A novel unbalanced translocation between chromosomes 5p and 18q leading to dysmorphology and global developmental delay

Giavanna Verdi, Dong Li, Sarah H. Elsea, Beverly Nelson, Elizabeth J. Bhoj, Hakon Hakonarson, Katherine R. Yearwood, Sharmila Upadhya, Sarah Gluschitz, Janice L. Smith, Andrew K. Sobering

Research output: Contribution to journalArticlepeer-review


Background: Individuals with various sized terminal duplications of chromosome 5p or terminal deletions of chromosome 18q have been described. These aberrations may cause congenital malformations and intellectual disability of varying severity. Methods: Via an international collaborative effort, we obtained a cytogenetic diagnosis for a 5-year-old boy of Afro-Caribbean ancestry who has global developmental delay, dysmorphology, hypotonia, feeding difficulties, bilateral club feet, and intellectual disability. Results: Conventional G-banded karyotyping showed additional chromatin of unknown origin on the long arm of chromosome 18. SNP microarray confirmed the loss of ~6.4 Mb from chromosome 18q: arr[hg19] 18q22.3-q23(71,518,518-77,943,115)x1. The source of the additional chromatin was determined from the microarray to be ~32 Mb from the short arm of chromosome 5 (arr[hg19] 5p13.3-p15.33(51,045-32,062,984)x3). The unbalanced translocation was verified by fluorescent in situ hybridization (FISH). Both parents are healthy and have normal karyotypes suggesting that this abnormality arose de novo in the proband, although gonadal mosaicism in a parent cannot be excluded. Conclusion: The combination of clinical features in this individual is most likely due to the partial deletion of 18q and partial duplication of 5p, which to our knowledge has not been previously described.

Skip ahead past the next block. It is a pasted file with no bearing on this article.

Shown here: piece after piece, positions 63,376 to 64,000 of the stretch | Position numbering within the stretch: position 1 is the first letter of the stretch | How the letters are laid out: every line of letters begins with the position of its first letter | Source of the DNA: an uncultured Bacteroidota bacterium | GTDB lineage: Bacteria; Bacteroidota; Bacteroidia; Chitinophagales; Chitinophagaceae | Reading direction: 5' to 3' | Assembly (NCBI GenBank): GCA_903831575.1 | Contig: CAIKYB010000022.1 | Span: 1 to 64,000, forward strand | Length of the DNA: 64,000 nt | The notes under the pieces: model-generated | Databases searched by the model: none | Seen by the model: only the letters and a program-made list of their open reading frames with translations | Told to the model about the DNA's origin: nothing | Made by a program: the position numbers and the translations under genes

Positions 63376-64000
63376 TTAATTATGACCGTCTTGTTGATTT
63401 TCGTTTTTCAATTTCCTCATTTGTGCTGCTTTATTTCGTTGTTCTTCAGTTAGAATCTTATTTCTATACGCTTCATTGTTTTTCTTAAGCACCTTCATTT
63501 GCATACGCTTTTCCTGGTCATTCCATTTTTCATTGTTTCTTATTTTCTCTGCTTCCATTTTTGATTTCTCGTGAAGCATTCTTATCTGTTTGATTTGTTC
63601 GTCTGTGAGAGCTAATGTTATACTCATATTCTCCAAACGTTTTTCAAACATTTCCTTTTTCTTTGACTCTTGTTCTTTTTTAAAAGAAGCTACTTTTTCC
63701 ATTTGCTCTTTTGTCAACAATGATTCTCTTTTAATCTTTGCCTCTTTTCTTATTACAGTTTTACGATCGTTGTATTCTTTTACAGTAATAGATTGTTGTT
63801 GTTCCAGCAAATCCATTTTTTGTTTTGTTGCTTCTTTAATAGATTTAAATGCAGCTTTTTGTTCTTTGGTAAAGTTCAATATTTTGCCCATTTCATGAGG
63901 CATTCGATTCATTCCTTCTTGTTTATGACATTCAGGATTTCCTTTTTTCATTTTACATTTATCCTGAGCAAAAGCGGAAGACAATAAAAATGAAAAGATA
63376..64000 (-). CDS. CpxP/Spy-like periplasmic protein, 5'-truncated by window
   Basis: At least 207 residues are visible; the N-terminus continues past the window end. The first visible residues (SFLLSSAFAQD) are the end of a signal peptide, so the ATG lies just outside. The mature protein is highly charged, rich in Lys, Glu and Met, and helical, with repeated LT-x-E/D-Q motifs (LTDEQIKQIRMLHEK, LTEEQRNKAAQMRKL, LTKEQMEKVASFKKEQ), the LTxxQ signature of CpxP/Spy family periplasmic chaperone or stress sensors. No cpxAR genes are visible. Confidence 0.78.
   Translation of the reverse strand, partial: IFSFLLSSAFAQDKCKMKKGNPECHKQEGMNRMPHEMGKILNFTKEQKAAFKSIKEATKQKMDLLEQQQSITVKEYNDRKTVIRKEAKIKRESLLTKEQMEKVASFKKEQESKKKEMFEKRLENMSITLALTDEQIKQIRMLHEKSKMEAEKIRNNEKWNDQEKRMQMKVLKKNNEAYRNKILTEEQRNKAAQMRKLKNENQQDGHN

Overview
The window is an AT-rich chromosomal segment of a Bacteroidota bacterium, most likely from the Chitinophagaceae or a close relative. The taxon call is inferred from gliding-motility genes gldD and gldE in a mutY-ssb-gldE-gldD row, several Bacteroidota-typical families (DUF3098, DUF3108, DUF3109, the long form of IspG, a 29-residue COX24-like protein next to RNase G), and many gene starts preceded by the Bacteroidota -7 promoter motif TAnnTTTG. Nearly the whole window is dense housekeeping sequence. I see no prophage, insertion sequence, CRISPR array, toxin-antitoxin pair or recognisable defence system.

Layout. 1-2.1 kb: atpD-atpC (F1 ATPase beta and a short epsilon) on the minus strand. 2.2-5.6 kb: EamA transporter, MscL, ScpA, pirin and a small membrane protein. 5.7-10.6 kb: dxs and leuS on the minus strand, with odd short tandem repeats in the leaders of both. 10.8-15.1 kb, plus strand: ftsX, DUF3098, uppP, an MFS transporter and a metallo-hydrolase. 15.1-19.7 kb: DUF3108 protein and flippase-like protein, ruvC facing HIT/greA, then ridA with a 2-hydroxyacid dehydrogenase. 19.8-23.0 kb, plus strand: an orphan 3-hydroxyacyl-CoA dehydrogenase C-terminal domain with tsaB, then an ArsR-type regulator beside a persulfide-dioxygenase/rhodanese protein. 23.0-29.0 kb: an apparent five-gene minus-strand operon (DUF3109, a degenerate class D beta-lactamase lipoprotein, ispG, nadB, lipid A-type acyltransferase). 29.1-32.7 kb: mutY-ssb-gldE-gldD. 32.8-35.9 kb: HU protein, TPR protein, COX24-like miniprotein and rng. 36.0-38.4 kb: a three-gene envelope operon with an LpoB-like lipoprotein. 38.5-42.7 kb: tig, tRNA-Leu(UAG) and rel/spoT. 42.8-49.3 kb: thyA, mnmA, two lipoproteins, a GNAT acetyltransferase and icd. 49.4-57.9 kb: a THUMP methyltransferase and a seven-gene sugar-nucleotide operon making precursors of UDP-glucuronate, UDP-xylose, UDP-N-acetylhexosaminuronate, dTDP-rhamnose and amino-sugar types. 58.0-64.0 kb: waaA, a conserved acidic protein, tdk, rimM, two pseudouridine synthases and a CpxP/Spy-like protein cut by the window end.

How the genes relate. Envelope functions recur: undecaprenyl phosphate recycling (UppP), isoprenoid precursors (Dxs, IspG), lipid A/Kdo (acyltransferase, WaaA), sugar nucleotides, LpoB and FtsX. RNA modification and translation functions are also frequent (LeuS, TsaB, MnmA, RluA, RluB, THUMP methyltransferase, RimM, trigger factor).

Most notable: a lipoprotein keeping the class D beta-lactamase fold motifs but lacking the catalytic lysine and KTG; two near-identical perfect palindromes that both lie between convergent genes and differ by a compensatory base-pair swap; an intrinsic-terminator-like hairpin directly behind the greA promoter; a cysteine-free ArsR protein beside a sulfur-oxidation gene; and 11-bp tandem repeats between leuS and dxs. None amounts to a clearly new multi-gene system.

Original languageEnglish (US)
Article numbere1900
JournalMolecular Genetics and Genomic Medicine
Issue number4
StatePublished - Apr 2022


  • developing economy
  • dysmorphology
  • global developmental delay
  • low-income nation
  • middle-income nation
  • resource-limited community
  • unbalanced translocation

ASJC Scopus subject areas

  • Molecular Biology
  • Genetics
  • Genetics(clinical)


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